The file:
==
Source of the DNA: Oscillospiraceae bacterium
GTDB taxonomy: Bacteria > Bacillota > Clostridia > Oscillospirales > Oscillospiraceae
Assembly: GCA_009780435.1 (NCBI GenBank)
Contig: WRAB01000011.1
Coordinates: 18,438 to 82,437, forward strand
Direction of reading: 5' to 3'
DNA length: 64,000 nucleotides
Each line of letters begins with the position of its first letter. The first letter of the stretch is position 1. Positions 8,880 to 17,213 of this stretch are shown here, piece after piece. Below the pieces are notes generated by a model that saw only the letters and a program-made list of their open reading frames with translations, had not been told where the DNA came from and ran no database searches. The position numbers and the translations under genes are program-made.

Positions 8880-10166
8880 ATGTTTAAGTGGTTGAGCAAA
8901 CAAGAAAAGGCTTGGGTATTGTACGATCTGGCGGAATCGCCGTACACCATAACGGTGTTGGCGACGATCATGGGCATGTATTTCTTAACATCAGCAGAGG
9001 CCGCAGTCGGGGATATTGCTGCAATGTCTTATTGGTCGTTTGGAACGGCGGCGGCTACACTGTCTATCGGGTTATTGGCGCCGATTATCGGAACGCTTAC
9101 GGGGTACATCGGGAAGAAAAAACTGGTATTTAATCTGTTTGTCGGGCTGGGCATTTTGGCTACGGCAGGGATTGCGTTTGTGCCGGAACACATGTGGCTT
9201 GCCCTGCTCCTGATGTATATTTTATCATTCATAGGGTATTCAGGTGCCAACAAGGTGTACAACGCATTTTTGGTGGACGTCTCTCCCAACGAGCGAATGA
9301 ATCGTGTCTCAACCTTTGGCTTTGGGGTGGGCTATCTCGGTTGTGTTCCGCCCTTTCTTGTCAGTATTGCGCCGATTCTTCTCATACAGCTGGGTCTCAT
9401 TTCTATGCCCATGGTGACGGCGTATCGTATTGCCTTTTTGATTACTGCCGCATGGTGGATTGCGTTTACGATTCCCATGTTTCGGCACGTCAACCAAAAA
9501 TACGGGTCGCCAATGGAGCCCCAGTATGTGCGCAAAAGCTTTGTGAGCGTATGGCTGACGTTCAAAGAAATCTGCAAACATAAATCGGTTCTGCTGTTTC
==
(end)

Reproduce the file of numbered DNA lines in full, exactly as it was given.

Source of the DNA: Oscillospiraceae bacterium
GTDB taxonomy: Bacteria > Bacillota > Clostridia > Oscillospirales > Oscillospiraceae
Assembly: GCA_009780435.1 (NCBI GenBank)
Contig: WRAB01000011.1
Coordinates: 18,438 to 82,437, forward strand
Direction of reading: 5' to 3'
DNA length: 64,000 nucleotides
Each line of letters begins with the position of its first letter. The first letter of the stretch is position 1. Positions 8,880 to 17,213 of this stretch are shown here, piece after piece. Below the pieces are notes generated by a model that saw only the letters and a program-made list of their open reading frames with translations, had not been told where the DNA came from and ran no database searches. The position numbers and the translations under genes are program-made.

Positions 8880-10166
8880 ATGTTTAAGTGGTTGAGCAAA
8901 CAAGAAAAGGCTTGGGTATTGTACGATCTGGCGGAATCGCCGTACACCATAACGGTGTTGGCGACGATCATGGGCATGTATTTCTTAACATCAGCAGAGG
9001 CCGCAGTCGGGGATATTGCTGCAATGTCTTATTGGTCGTTTGGAACGGCGGCGGCTACACTGTCTATCGGGTTATTGGCGCCGATTATCGGAACGCTTAC
9101 GGGGTACATCGGGAAGAAAAAACTGGTATTTAATCTGTTTGTCGGGCTGGGCATTTTGGCTACGGCAGGGATTGCGTTTGTGCCGGAACACATGTGGCTT
9201 GCCCTGCTCCTGATGTATATTTTATCATTCATAGGGTATTCAGGTGCCAACAAGGTGTACAACGCATTTTTGGTGGACGTCTCTCCCAACGAGCGAATGA
9301 ATCGTGTCTCAACCTTTGGCTTTGGGGTGGGCTATCTCGGTTGTGTTCCGCCCTTTCTTGTCAGTATTGCGCCGATTCTTCTCATACAGCTGGGTCTCAT
9401 TTCTATGCCCATGGTGACGGCGTATCGTATTGCCTTTTTGATTACTGCCGCATGGTGGATTGCGTTTACGATTCCCATGTTTCGGCACGTCAACCAAAAA
9501 TACGGGTCGCCAATGGAGCCCCAGTATGTGCGCAAAAGCTTTGTGAGCGTATGGCTGACGTTCAAAGAAATCTGCAAACATAAATCGGTTCTGCTGTTTC